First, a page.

VOL: 99, ISSUE: 03, PAGE NO: 30
Mary Burden, RGN, MPH, is consultant nurse, diabetes, Heart of Birmingham Teaching Primary Care Trust
As the number of people with diabetes increases, the consequences of untreated or inadequately treated diabetes are being realised. People with diabetes are more likely to have coronary heart disease, to have a stroke, to develop renal failure and require dialysis or a renal transplant, to have visual impairment and to develop foot ulcers. They may also require amputation as a result of peripheral vascular disease or neuropathy. The cost of these complications has been estimated to be at least 8 per cent of the total cost of the NHS budget, with 80 per cent of this money being spent on treating and caring for people with these complications (King’s Fund Policy Institute, 1996). It has been shown that many of these complications are preventable (UKPDS, 1998). People who are disadvantaged socially and economically develop diabetes in greater numbers than those who are less disadvantaged, and they have worse outcomes.
There are several models of diabetes care in the community. One example is the Ladywood Project, first set up in the Ladywood area in Birmingham. This is an area of great social deprivation, with a black and ethnic population of over 50 per cent where, at one time, many single-handed GPs, with three acute trusts, struggled to provide adequate diabetes care. The initial aims of the project were to move routine diabetes care into the primary care sector, and this was done by practice nurses and GPs undertaking a nine-month course accredited by Warwick University and obtaining a certificate in diabetes care (see Useful Websites, p31).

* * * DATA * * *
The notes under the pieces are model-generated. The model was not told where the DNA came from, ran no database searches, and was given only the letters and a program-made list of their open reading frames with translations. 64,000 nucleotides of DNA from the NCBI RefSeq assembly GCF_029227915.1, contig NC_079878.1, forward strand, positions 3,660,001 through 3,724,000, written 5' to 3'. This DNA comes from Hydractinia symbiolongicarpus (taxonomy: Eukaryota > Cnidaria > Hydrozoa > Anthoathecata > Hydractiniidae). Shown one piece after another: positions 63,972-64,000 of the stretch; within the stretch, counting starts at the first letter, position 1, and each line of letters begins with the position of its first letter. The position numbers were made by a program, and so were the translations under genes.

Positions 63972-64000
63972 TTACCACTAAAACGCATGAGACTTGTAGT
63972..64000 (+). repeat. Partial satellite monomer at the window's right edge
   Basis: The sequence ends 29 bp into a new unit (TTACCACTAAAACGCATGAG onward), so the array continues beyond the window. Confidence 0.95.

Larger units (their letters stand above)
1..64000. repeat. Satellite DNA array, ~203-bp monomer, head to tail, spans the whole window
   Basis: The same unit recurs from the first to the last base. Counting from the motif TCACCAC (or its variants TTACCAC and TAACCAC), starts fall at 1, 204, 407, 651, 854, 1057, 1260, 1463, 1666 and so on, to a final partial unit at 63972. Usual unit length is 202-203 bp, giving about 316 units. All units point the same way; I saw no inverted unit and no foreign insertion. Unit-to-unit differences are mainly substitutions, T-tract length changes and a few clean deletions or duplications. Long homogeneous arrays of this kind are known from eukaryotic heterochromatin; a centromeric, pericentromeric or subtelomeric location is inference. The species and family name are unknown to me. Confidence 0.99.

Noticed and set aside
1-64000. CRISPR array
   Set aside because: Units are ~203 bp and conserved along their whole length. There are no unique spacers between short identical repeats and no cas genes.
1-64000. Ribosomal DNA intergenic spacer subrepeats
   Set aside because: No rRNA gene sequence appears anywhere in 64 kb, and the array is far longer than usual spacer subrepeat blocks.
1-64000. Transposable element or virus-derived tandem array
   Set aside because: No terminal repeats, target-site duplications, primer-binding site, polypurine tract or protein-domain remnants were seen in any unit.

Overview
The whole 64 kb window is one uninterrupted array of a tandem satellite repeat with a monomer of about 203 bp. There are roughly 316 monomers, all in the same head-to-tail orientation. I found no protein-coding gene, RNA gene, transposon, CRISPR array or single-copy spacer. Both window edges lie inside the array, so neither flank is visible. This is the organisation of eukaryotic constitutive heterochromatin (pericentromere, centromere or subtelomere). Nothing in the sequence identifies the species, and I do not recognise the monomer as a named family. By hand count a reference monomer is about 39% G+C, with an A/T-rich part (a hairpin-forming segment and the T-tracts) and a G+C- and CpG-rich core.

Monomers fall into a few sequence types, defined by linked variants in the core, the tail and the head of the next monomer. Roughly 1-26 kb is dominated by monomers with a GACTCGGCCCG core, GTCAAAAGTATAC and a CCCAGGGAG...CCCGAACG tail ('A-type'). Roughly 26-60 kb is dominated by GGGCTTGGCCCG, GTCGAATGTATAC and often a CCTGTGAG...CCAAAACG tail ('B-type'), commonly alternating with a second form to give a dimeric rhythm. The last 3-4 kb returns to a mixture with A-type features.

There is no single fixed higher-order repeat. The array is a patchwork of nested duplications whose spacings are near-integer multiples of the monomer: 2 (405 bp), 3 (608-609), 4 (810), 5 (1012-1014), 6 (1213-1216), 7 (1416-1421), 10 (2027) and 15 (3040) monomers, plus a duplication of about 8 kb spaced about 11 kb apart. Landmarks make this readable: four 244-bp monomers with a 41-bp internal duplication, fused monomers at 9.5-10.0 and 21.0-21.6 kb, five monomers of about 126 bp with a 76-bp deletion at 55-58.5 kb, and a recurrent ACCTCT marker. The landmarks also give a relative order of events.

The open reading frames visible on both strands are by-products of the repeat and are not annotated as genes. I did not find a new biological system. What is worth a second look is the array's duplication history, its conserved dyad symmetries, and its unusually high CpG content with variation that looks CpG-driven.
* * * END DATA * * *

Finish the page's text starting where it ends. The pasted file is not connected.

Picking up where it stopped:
In the past few years, several new treatments for diabetes have been developed.
The Diabetes National Service Framework: The National Service Framework on diabetes was set up by the government to try and address inequalities in health care by setting minimum standards that health care delivery systems need to put into place (DoH, 2001) (Fig 1). On publication of the standards, an implementation group was formed with a remit to ensure that the standards would be met.
There is now extensive knowledge about the causes of the complications of diabetes and the means to prevent them. All health professionals need to have the training and knowledge to support both those at risk from diabetes and those who have the disease. Nurses need to encourage self-management of diabetes, and to share the information, skills and tools with people to enable them to make healthy choices.
Department of Health (2002) Shifting the Balance of Power
Warwick Diabetes Care